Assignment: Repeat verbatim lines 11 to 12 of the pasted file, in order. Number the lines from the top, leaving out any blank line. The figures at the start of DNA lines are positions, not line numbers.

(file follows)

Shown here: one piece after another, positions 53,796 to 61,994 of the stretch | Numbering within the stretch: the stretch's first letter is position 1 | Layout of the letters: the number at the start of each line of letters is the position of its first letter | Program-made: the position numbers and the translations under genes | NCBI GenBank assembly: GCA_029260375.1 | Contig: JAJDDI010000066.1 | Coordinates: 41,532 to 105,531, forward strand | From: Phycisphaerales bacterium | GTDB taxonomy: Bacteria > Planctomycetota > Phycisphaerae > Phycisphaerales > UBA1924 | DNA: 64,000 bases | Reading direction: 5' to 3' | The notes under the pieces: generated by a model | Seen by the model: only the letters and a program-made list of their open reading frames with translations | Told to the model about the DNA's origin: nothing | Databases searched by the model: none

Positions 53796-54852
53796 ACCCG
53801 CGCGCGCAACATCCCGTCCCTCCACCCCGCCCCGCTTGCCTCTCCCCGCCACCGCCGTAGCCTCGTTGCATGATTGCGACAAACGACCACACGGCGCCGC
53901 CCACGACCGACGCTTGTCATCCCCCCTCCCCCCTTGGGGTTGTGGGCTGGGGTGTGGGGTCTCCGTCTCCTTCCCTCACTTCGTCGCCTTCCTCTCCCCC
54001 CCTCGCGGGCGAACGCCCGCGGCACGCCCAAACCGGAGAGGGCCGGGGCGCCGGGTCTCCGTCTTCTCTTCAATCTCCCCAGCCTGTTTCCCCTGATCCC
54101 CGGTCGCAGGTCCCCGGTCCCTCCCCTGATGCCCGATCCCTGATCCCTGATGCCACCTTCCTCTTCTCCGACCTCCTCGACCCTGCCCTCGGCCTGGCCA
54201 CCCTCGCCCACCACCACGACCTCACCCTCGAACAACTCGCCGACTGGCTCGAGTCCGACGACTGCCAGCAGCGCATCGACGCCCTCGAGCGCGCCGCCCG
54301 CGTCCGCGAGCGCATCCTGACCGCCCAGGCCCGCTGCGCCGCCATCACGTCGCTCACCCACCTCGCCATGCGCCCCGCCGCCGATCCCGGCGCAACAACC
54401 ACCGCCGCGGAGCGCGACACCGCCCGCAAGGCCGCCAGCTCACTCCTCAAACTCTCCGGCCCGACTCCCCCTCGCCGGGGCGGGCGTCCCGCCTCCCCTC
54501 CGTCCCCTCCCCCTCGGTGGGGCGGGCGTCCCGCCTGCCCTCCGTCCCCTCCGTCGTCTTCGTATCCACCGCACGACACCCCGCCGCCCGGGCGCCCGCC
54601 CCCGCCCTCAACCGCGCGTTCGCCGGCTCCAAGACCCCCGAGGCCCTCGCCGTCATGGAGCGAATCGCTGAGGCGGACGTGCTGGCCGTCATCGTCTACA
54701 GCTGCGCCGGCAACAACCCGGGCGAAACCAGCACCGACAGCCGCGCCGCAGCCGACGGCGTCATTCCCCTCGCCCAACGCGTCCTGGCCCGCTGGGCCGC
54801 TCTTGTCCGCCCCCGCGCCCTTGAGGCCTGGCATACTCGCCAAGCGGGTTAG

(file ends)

54501 CGTCCCCTCCCCCTCGGTGGGGCGGGCGTCCCGCCTGCCCTCCGTCCCCTCCGTCGTCTTCGTATCCACCGCACGACACCCCGCCGCCCGGGCGCCCGCC
54601 CCCGCCCTCAACCGCGCGTTCGCCGGCTCCAAGACCCCCGAGGCCCTCGCCGTCATGGAGCGAATCGCTGAGGCGGACGTGCTGGCCGTCATCGTCTACA